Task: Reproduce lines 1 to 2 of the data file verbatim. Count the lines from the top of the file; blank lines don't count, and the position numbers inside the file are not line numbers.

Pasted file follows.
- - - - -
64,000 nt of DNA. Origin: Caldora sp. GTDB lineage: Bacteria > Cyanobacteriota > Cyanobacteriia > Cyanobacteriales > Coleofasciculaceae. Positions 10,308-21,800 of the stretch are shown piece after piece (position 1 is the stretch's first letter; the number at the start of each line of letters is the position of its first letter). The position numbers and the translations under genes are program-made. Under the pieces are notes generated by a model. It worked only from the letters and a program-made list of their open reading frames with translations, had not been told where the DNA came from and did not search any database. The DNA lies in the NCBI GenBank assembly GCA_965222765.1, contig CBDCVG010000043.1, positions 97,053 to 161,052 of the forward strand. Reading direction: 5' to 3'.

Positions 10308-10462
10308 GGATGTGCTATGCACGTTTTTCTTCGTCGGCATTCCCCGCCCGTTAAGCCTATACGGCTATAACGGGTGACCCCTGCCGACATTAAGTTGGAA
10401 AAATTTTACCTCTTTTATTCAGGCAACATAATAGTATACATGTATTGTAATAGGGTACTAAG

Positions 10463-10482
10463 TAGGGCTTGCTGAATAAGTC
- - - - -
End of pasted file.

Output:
64,000 nt of DNA. Origin: Caldora sp. GTDB lineage: Bacteria > Cyanobacteriota > Cyanobacteriia > Cyanobacteriales > Coleofasciculaceae. Positions 10,308-21,800 of the stretch are shown piece after piece (position 1 is the stretch's first letter; the number at the start of each line of letters is the position of its first letter). The position numbers and the translations under genes are program-made. Under the pieces are notes generated by a model. It worked only from the letters and a program-made list of their open reading frames with translations, had not been told where the DNA came from and did not search any database. The DNA lies in the NCBI GenBank assembly GCA_965222765.1, contig CBDCVG010000043.1, positions 97,053 to 161,052 of the forward strand. Reading direction: 5' to 3'.

Positions 10308-10462